You’re not the first woman to sit across from me, sometimes with your partner and child in tow, sometimes alone. Your shoulders are shrugged, tears well and then you say “something just isn’t right” or “my partner and mum thought I should come see you” or “I know this should be the best time in my life but I don’t want this baby or this life.” The tears flow, my hand will often reach out and touch yours... “I promise you’re not alone in in feeling like this” is often one of the first things I utter...
Perhaps you know someone suffering from postnatal depression, maybe you have survived it yourself or possibly you are living with it, currently fighting your own battle with the illness. It’s as common as 1 in 7 Australian mothers being affected. So why is it that we still don’t speak about it openly? The stigma of mental illness continues strong today despite the fact that in a group of seven mothers there is almost certainly one that has battled (or is battling) the illness.
The truth? No mother is immune. After I experienced a traumatic labor which ended in an emergency C-section (but also the divine Miss S) I was at increased risk for the condition. I honestly waited with baited breath. I wondered not if, but when it would hit me. I knew what to look for as a GP – low mood, losing interest in my hobbies, feelings of guilt and worthlessness, sleep changes to name a few, but it can be hard to notice anything in the first months of a new baby. Between breastfeeding, adjusting to your new life and sleep deprivation, you barely know what day it is let alone if you’re mood is deteriorating. I am grateful that I never suffered from postnatal depression but being a GP, having knowledge about the condition, having a supportive partner and family didn’t make me immune. Sure it lowered my risk but even those with the “perfect” marriage/house/job and all the money in the world are not shielded; postnatal depression does not discriminate.
I often find that parents sit around sharing the very positive aspects of their parenting journey. You tend to get the social media version of their life – their child sleeps through the night, things are great at home, life is complete with their baby in it, they have a lollipop and glitter garden in the backyard. You start thinking that perhaps there’s something wrong with you. I know I did. I was enjoying my child but let me assure you, I grieved our old life sometimes (in a loud and teary manner) and I remember in a very sleep deprived moment asking myself, “what had we done?”. And I wasn’t depressed. I was simply “adjusting” to the completely new universe of parenthood. But often you can’t openly voice the fears and raw thoughts you have – you wouldn’t want to pollute the parenting love fest with your reality. So imagine how hard it must be for the mother out there battling depression – it’s already dark but comparing your struggles to the lollipop and glitter garden parents only makes it darker. I admit that I was very fortunate to have met like minds who shared their struggles with breastfeeding and the crazy thoughts they had after months of sleepless nights.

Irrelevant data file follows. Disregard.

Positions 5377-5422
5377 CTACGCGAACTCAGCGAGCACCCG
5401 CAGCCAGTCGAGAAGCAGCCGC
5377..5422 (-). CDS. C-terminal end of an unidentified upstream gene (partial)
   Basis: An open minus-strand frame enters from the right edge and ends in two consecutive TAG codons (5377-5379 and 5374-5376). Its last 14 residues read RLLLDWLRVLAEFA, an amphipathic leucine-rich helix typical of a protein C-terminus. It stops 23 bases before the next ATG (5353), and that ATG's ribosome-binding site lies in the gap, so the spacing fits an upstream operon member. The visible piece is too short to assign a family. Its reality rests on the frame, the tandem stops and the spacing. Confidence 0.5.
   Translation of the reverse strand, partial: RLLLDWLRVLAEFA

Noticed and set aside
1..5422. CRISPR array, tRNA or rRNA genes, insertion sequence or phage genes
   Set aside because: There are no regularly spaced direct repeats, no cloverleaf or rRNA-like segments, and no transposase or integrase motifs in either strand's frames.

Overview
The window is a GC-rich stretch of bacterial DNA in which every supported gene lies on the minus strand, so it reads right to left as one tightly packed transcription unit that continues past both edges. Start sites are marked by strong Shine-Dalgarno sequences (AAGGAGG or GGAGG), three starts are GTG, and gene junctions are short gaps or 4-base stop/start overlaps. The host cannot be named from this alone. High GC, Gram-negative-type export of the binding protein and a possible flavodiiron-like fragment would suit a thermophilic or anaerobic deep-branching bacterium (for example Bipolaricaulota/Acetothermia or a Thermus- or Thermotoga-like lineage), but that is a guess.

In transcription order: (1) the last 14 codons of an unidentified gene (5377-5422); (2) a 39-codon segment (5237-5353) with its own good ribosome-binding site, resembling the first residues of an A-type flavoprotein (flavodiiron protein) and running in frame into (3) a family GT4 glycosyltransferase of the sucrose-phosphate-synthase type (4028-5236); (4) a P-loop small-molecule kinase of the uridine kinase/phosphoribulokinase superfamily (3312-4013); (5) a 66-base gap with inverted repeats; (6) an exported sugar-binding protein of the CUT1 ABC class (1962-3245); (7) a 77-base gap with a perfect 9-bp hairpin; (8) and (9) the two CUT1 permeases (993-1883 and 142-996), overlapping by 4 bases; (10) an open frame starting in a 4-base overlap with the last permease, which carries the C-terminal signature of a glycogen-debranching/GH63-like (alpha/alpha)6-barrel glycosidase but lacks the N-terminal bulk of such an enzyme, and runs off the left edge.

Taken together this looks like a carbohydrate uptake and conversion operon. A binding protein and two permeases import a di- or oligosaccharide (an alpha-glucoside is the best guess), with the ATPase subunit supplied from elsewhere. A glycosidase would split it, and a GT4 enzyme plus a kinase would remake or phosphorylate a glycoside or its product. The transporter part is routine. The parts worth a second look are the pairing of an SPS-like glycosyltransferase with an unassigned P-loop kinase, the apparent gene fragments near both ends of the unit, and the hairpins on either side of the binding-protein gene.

The dark cloud of postnatal depression can be large and obvious with a mother who voices thoughts of taking her child’s or her own life. Or it can be quiet, insidious and stealthy, slowly creeping up so that not even the mother has any idea what is going on until someone says, “are you OK? You seem off.” The penny drops – wait a minute, maybe I’m not. In lots of patients I’ve seen there is a strong sense of guilt – how could they feel so low and be so ungrateful despite having everything they’ve always wanted? But it’s not a choice to feel depressed – it’s due to complex chemical imbalances in the brain (we think!) and you can’t just snap out of it.
The women whose lives are at risk, or whose children are, are emergency cases. These are the women who should be admitted somewhere where they can get the support that they need 24 hours a day from a medical team. I’ve treated patients like this and the turn around can be phenomenal with the right care.
But there are also the quiet sufferers and they need just as much support from their GP, psychologist, friends and family. And whilst psychology input, counseling from the GP and lifestyle changes (like regular exercise) can be enough in some cases, in others we need to use medication. And before anyone protests medication isn’t a “cop out” – your words very often in the consultation, not mine – taking a tablet for depression is no different to taking a tablet for high blood pressure or a headache. We do what we need to get you back to the “old” you. I’ve seen many women recover – the old them starts shining through again, they start socialising, the feelings of guilt and worthlessness slowly go away. These mothers start seeing that they are a wonderful parent, friend, partner. However, the critical first step is talking to someone – anyone.
So if you’re a sufferer (wherever you are on the spectrum) there is light at the end of the tunnel I promise – use all the tools you have available – your family, friends, psychologist, medication (if needed), exercise. If you’re reading this and thinking you don’t know any mother who has been touched by postnatal depression then the truth is you have your blinkers on and asking “are you OK?” might just be the trigger for a friend or family member who is silently struggling. If you are one of the people reading this now thinking you’re stuck in the thick fog yourself then start by talking to someone – there should be no judgement or shame for despite our lollipop and glitter gardens (and regardless of whether they are well tended to or unruly like mine) we are all vulnerable to mental illness.
If you or someone you know is struggling with mental illness then please contact your GP or lifeline on 13 11 14.
Words: Dr Preeya Alexander from The Wholesome Doctor